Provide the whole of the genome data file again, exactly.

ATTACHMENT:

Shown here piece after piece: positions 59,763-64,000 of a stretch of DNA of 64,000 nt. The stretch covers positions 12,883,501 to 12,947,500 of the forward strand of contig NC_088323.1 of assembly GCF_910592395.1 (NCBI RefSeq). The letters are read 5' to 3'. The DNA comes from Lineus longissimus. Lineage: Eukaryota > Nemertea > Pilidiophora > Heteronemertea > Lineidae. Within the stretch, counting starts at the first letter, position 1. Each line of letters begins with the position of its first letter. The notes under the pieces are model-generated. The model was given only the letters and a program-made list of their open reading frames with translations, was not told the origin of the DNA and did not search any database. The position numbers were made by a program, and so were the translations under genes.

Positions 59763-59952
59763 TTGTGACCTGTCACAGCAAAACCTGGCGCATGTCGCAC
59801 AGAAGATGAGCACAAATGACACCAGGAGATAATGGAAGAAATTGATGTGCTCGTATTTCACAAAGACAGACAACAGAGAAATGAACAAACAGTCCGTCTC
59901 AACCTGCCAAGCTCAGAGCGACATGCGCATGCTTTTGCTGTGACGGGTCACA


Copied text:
Shown here piece after piece: positions 59,763-64,000 of a stretch of DNA of 64,000 nt. The stretch covers positions 12,883,501 to 12,947,500 of the forward strand of contig NC_088323.1 of assembly GCF_910592395.1 (NCBI RefSeq). The letters are read 5' to 3'. The DNA comes from Lineus longissimus. Lineage: Eukaryota > Nemertea > Pilidiophora > Heteronemertea > Lineidae. Within the stretch, counting starts at the first letter, position 1. Each line of letters begins with the position of its first letter. The notes under the pieces are model-generated. The model was given only the letters and a program-made list of their open reading frames with translations, was not told the origin of the DNA and did not search any database. The position numbers were made by a program, and so were the translations under genes.

Positions 59763-59952
59763 TTGTGACCTGTCACAGCAAAACCTGGCGCATGTCGCAC
59801 AGAAGATGAGCACAAATGACACCAGGAGATAATGGAAGAAATTGATGTGCTCGTATTTCACAAAGACAGACAACAGAGAAATGAACAAACAGTCCGTCTC
59901 AACCTGCCAAGCTCAGAGCGACATGCGCATGCTTTTGCTGTGACGGGTCACA